Ten years ago, I made a temporary move from New York to Cambridge, Massachusetts, for a research fellowship for my novel. Within a month, I met Gino, a tall lawyer with a pronounced Roman nose, at Shay’s Tavern near my Harvard Square apartment. His opening: “The past, the present, and the future walk into a bar. It was tense!” We quickly discovered a shared passion for old books and new sexual positions. Most importantly, he always brought me a six-pack of Diet Coke.
The night all hell broke loose, we’d gone out for sushi, but he didn’t stay over. I was taking a shower before bed when the hair on the back of my neck began to prickle. Someone was watching me. I grabbed the loofah and pulled back the curtain. No one was there. Then I heard a voice, or at least, I heard it loudly in my head.
“Ciao, bella.” A woman’s voice with an Italian accent. I jumped out of the shower and covered myself with a towel.
“I’m Gino’s Nonna,” she said. “I visit you.”
Was I dreaming? No. Was I drunk? Maybe a little. Was I going crazy? Possibly. I didn’t believe in ghosts, but I didn’t not believe in ghosts. This was the creepiest thing that had ever happened to me, yet I didn’t feel afraid. “What do you want?” I said out loud, addressing the towel rack, the ceiling fan, the mirror.
“I warn you for un disastro. Gino e finito with you soon.”
“Finito? No, we’re in love.” We’d only been dating for six months, but I’d already fallen more deeply than I ever had for anyone, even my ex-husband.
"Don’t worry your face, you end up together, but you gotta fight.”
“How do you know?”
“How I know is you good for each other.”
“I think so too.” I was having a conversation with someone who wasn’t there. But she was so there. “Are you from…where are you from?”
Nothing but dead air. Had I imagined the whole thing?
A few days later, Nonna’s voice startled me awake at 3:00 in the morning. “Don’t say nothing about me to Gino, never.”
I’d written the whole unsettling experience off as the product of my writer’s overactive imagination or maybe a bad California roll, but here she was again. I turned on the bedside lamp. “Listen,” I said, ”if this is for real, I need to know you are who you say you are.”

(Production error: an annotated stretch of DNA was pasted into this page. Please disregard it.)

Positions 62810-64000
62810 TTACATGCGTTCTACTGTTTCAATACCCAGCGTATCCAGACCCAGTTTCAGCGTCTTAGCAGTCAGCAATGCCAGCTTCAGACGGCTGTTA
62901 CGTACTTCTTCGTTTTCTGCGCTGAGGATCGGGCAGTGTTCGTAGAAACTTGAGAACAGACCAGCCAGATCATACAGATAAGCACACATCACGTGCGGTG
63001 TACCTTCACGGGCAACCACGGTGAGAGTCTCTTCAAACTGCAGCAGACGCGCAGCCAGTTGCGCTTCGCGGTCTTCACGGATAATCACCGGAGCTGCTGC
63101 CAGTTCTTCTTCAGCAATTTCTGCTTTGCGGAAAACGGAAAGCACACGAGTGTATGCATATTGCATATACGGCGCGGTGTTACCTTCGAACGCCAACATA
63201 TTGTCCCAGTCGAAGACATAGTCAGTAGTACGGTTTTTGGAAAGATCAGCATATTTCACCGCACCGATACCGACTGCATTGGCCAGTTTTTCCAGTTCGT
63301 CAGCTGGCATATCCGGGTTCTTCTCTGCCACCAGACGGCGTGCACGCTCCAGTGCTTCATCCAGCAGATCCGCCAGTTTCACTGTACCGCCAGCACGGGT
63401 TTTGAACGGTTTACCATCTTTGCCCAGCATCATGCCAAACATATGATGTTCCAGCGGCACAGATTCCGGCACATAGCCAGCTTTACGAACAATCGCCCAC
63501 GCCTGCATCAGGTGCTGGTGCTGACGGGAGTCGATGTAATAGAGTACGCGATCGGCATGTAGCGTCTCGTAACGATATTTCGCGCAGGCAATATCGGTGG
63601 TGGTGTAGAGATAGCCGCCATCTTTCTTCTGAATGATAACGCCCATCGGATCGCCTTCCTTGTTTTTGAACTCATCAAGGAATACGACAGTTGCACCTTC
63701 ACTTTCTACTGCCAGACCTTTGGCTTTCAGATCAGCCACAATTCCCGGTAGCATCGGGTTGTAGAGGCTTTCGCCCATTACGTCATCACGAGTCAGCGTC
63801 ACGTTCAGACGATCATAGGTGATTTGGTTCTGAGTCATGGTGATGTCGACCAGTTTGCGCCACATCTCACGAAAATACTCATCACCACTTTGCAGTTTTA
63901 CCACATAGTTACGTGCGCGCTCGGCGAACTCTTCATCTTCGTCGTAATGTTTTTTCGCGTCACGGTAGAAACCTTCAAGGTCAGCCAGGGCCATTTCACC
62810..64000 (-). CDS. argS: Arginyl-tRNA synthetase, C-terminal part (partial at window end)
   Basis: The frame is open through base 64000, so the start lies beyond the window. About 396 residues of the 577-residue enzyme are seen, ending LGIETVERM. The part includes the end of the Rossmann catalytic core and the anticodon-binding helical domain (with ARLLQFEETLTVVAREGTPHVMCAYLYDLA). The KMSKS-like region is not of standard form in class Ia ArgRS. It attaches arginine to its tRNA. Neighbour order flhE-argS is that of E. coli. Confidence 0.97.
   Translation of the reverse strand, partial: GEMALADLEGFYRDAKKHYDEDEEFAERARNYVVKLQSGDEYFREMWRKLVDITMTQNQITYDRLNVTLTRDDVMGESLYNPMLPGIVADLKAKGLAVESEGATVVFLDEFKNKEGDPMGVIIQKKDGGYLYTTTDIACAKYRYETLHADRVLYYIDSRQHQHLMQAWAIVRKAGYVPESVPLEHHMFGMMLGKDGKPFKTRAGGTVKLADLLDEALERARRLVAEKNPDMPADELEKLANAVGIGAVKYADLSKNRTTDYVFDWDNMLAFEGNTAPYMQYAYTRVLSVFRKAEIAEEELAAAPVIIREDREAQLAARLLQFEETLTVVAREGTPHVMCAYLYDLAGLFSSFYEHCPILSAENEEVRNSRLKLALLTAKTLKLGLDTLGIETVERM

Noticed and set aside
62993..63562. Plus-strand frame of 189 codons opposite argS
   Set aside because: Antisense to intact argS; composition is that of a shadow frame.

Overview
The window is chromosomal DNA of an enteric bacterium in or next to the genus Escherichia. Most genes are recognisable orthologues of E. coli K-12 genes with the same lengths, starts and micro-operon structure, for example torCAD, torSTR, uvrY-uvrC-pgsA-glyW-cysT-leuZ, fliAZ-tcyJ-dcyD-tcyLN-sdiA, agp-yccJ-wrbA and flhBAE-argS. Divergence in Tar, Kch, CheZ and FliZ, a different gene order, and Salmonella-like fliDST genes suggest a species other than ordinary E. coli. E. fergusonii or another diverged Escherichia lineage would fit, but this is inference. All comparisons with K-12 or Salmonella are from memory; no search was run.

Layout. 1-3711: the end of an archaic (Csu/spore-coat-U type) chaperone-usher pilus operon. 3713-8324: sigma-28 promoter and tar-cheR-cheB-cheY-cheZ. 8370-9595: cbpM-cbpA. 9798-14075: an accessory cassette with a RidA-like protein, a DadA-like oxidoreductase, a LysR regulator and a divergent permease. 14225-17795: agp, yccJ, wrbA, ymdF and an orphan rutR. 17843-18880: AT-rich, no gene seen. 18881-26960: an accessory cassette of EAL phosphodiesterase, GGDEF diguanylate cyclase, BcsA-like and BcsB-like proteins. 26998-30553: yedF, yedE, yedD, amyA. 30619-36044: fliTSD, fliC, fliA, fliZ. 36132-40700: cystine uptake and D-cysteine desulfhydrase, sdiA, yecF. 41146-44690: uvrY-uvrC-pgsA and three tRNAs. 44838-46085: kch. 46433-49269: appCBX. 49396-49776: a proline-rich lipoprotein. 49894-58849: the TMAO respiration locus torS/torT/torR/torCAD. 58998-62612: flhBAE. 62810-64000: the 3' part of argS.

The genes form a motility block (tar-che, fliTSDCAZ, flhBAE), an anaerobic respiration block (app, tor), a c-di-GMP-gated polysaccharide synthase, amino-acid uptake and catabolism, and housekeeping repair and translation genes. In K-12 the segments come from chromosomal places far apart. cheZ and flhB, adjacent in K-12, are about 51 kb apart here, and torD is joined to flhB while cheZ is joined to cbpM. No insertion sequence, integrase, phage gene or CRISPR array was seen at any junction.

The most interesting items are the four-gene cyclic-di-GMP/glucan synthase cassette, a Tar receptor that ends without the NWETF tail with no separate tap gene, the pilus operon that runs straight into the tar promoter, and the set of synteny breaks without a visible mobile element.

She laughed. “You think I’m a demone? I’m not, but I know some.”
“You want proofs? Ask him about his Uncle Frankie scendere a ladder and broked his legs. Or cousin Sophia, she colore her hairs, she dead to the family. Una puttana.”
When I met Gino for dinner that weekend, I steeled myself to try to corroborate Nonna’s stories. “Hey, remember when you told me about your Uncle Frankie’s accident?” I said, as casually as I could muster.
“What? I never said anything about Uncle Frankie.”
“Or your mother saying the only good thing about your father was that he was a great dancer?”
I knew I’d struck a nerve; his parents had divorced when he was five.
“Yes,” he said slowly, “that’s what my mother always said. But how do you…it’s not like it’s online. Have you been talking to someone in my family?”
I closed my eyes. “Your Nonna told me.”
“I never met my Nonna,” he said. “She died before I was born.”
Ah, I didn’t know that part.
“My dead grandmother talks to you?”
I nodded. Gino finished his hamburger in a single bite, and said he had to go. Was he going to break up with me because I was nuts? I called out after him in desperation, “Aunt Sylvia stole your mother’s ruby brooch!”
It was a week before I heard from him again. Over drinks in Central Square, he studied me as if I were a strange insect. Finally, he said, “Are you psychic or something?”
“Not that I know of. And I’ve never met a ghost until now.” It was the first time I’d uttered the g-word.
“If it’s true—and that’s a big if—why would she contact you, not me?”
“I have no idea.”
He ordered another bottle of wine. Boy, did we need it.
Gino took me on a surprise field trip, for which he blindfolded me with a bandana. I was excited—was it a proposal? Or at least an extravagant gift? Nope, it was the Cambridge Cemetery. He led me down row after row of tombstones to see whether I could find Nonna’s grave. I was hot and sweaty and annoyed, and was about to rip off the bandana when I stumbled and fell to the grass. “Holy shit,” Gino said, and pulled off the blindfold. I was kneeling in front of her gravestone. My head rang with her laughter. She thought it was hysterical.
“Maybe we’re both having a psychotic break,” Gino said, “but in case we’re not, I guess this is really happening.”
Nonna came to me again while I was microwaving a burrito. “You don’t know how to cook,” she said accusingly. “Mio bello nipotino, he love to eat. I’m gonna give you my recipes.”